Rail delay rocks culture hub plan
Long-awaited West Kowloon arts hub likely to be hit by challenging geological conditions
Ada Lee and Vivienne Chow
Delays in completing the high-speed railway to Guangzhou will hinder the progress of the West Kowloon Cultural District, where the line terminates, although how big an effect it will have remained unclear yesterday.
It is understood that the Centre for Contemporary Performance and the Medium Theatre II, which will sit atop the railway's lavish terminus, could be directly affected by complex geological conditions at the site.
The impact on other facilities of the two-year delay - which will push the HK$67 billion railway line's opening back to 2017 - is uncertain.
Disclosing the delay on Tuesday, the MTR Corporation cited the breakdown of a tunnelling machine at Yuen Long as the main problem.
But MTR projects director Chew Tai-chong also said that underground rock strata at the terminus were at a level higher than expected and would therefore take longer to excavate. Progress was also slowed by boulders and uncharted utilities.
The performance centre was expected to be completed after 2018 as part of the second batch of facilities to open at the long-delayed cultural hub. Other facilities due to be ready in the same period include the Lyric Theatre and Medium Theatre I.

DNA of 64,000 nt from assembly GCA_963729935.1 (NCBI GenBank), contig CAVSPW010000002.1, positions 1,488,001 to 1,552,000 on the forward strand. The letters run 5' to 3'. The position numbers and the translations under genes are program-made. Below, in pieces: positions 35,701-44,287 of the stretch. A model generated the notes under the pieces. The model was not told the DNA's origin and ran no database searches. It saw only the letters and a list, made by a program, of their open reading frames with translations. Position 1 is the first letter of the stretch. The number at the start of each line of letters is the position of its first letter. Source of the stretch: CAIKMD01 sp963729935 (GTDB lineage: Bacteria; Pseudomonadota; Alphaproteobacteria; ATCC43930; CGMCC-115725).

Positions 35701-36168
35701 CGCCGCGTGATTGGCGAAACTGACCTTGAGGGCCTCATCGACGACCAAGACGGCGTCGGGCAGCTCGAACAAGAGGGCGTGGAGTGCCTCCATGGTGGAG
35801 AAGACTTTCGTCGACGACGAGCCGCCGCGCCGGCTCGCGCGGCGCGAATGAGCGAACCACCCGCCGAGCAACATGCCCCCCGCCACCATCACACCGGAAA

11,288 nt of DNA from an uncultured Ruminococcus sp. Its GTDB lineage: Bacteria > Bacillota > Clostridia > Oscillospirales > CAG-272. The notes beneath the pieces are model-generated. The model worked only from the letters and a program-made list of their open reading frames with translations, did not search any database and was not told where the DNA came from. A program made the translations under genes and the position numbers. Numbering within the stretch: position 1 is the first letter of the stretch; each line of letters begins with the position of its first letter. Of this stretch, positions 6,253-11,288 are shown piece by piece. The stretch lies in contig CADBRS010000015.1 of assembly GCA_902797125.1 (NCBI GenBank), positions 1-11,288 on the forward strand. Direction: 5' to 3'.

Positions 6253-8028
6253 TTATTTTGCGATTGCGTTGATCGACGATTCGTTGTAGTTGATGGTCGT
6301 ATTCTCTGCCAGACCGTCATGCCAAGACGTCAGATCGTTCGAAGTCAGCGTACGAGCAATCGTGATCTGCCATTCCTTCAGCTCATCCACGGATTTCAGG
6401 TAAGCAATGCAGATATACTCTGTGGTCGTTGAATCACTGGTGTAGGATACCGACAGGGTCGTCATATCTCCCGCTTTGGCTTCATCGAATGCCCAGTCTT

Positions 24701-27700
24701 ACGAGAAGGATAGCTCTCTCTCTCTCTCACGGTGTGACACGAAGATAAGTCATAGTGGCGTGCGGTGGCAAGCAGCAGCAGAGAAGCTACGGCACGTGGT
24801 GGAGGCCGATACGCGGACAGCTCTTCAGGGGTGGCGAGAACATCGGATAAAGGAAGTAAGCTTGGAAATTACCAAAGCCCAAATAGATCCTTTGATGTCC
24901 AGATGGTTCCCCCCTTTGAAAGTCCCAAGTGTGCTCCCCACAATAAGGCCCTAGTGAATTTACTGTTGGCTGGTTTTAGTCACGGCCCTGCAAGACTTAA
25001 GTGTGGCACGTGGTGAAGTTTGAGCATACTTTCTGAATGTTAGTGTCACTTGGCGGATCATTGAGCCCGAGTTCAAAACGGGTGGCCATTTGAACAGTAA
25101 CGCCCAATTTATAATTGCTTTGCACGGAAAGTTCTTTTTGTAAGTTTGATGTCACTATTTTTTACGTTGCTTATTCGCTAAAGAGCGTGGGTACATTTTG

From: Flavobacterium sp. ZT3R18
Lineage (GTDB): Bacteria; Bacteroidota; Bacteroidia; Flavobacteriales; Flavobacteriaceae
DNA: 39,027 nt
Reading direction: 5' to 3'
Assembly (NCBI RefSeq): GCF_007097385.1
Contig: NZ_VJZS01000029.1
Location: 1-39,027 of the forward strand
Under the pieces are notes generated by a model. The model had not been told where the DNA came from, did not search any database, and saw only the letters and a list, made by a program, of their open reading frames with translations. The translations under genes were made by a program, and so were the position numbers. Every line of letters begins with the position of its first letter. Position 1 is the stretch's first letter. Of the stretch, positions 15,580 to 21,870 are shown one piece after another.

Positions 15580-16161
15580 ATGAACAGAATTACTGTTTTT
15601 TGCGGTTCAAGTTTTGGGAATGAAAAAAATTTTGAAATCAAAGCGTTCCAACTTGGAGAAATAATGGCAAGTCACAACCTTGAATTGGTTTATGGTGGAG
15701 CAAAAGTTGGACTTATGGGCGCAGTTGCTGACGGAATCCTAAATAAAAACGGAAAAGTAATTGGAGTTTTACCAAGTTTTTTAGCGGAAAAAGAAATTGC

The delay is the second setback for the culture hub in a year. In June, Chief Secretary Carrie Lam Cheng Yuet-ngor said the completion of some facilities, including the performance centre, would be held up by a lack of funds.
The centre comprises three performance spaces with different designs and equipment, with 150, 250 and 400 seats. It is designed for dance, theatrical and multimedia performances.
It is understood that M+, the museum of visual culture due to open in 2017, should not be affected as it is above the existing Airport Express tunnel.
The MTR said it had been communicating with the cultural district authority and would hand the terminus site back to it once railway construction was completed. "At this stage, we can't see any delay in that," a spokeswoman said.
A spokeswoman for the cultural district authority said it would work with the MTR and the government to assess the impact of the railway delay on its plans.
Construction of the first building in the district - the Xiqu Centre for Chinese Opera - started in September, 15 years after the project was first proposed. It is due to be completed by 2016.
In June, Lam said the arts hub would include more flats and offices to avoid the need for more government funding as costs rose to more than HK$47 billion. She said there would be deviations from the master plan by British architect Norman Foster.
The idea of building a cluster of state-of-the-art performance venues on reclaimed land at West Kowloon was first touted in 1998.